The eastern side with the beautiful dome is called “Rangmahal” (hall of pleasure) while the western side is called “Andarmahal” (private area). Once you enter the eastern side, you will get to see a large drawing room, a library and guest rooms. The ballroom, few residential rooms, a drawing room with elegantly-designed wooden artificial ceiling and “jalsaghar”(the music room) are on the western side. Displaying a large front garden, this “grand palace” also has an open and spacious stairway, coming down from the second floor and extending up to the bank of the river. Having plenty of artefacts for public display, the floors of this elite residential palace are made of marble stones of different beautiful colours.
Remaining an architectural treasure of the past centuries in the “undivided” Bengal, Ahsan Manzil is certainly an interesting tourist attraction as it has witnessed many historical events unfold, which eventually lead to the “birth” of Bangladesh. Being at the centre of all political power and activities during the last part of the 19th century, Ahsan Manzil was the cradle of new Muslim identity as well as the birthplace of a new breed of Muslim leadership in undivided India. In fact, even people like Lord Curzon, who helped propose the partition of Bengal and establish Dhaka University, including many other governors and viceroys of undivided British India, visited and spent their times at the grand old palace of Dhaka.
Having survived a couple of devastating natural disasters (the earthquake of 1897 and the flood of 1988), this “kachari” (courthouse) of the nawabs is still carrying memories of the glory days of the then-east Bengal when the Nawabs of Dhaka would conduct their daily court affairs as the “chiefs of the panchayat” (village council).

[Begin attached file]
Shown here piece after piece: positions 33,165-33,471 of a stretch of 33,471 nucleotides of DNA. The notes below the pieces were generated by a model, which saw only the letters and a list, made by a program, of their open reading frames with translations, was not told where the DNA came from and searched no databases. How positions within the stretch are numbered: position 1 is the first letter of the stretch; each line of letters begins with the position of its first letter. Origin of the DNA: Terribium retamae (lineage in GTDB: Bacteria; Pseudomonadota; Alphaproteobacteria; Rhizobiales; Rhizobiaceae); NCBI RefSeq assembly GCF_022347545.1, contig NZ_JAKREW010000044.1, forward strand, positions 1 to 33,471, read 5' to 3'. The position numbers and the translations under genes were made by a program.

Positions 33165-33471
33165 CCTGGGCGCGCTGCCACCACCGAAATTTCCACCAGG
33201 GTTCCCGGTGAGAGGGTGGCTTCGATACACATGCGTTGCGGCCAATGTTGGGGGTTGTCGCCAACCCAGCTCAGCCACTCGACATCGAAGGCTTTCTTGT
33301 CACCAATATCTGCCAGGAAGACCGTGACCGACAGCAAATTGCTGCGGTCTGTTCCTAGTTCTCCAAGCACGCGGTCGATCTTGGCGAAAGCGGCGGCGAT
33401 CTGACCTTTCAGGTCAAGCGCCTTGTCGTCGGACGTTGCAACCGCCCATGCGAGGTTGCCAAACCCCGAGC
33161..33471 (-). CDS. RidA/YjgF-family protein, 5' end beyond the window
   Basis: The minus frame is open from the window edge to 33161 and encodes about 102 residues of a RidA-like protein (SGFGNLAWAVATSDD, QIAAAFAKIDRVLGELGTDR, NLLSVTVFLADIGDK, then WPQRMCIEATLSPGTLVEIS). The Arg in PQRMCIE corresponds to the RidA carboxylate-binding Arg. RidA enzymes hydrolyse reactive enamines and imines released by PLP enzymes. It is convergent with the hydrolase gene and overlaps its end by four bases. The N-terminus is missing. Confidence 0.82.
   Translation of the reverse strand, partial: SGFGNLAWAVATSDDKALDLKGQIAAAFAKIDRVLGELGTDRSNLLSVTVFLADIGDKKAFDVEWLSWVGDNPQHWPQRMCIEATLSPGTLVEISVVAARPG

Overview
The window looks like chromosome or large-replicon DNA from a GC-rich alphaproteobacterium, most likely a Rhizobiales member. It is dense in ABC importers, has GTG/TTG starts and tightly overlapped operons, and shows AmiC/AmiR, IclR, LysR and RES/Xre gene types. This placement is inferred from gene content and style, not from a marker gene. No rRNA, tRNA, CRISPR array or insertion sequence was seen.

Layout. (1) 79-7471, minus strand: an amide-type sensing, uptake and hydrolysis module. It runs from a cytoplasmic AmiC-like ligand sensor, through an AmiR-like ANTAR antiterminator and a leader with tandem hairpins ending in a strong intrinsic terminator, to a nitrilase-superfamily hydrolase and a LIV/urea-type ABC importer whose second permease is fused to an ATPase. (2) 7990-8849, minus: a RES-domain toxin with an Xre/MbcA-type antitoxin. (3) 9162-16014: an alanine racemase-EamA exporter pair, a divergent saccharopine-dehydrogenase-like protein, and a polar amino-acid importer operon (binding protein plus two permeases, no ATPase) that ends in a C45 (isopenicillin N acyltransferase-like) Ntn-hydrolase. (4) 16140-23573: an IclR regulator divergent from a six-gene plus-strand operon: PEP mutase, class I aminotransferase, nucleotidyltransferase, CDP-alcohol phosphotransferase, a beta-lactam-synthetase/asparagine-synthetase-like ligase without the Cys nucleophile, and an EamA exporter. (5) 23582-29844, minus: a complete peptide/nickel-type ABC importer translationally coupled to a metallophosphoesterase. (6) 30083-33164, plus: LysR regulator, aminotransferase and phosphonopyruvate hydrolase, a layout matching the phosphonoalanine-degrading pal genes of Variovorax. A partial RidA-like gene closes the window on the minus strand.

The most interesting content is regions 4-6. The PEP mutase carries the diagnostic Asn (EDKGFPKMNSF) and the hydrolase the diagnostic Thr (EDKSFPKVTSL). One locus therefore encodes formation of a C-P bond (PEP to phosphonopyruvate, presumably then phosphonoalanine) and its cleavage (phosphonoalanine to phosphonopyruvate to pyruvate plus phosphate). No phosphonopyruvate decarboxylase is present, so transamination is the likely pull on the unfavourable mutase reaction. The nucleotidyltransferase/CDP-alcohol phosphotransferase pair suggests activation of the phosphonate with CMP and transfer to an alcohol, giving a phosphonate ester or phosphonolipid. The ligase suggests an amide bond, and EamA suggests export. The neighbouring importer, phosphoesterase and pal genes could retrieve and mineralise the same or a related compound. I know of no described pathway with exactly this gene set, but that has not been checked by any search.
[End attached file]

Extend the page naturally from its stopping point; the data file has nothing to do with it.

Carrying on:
Discussion topics: Looking after historic places
Q. How do people in your country feel about protecting historic buildings?
A. People in my country are active vocal for protecting historic buildings and any heritage related to our past history. We believe such structures and monuments are a part of our national pride and are irreplaceable. They signify how as a nation we were always so great and why should we be proud of our history as a glorious nation. I can recall an event when thousands of people took their stands on the street to protest a decision to demolish an old building which dates back to the 17th century. Due to the public sentiment and their active participation, the decision was revoked.
Q. Do you think an area can benefit from having an interesting historic place locally? In what way?
A. I certainly believe so. Take my area as an example where we have got two prominent historic sites and due to their historic significance, people know about our area and whenever I say them that I come from this particular area, they react like – ‘Oh! Your place is famous and I had been there!’. Apart from this, such a famous area attracts more tourists which flourishes the local businesses. Finally, the government’s budget allocation for such areas is another advantage.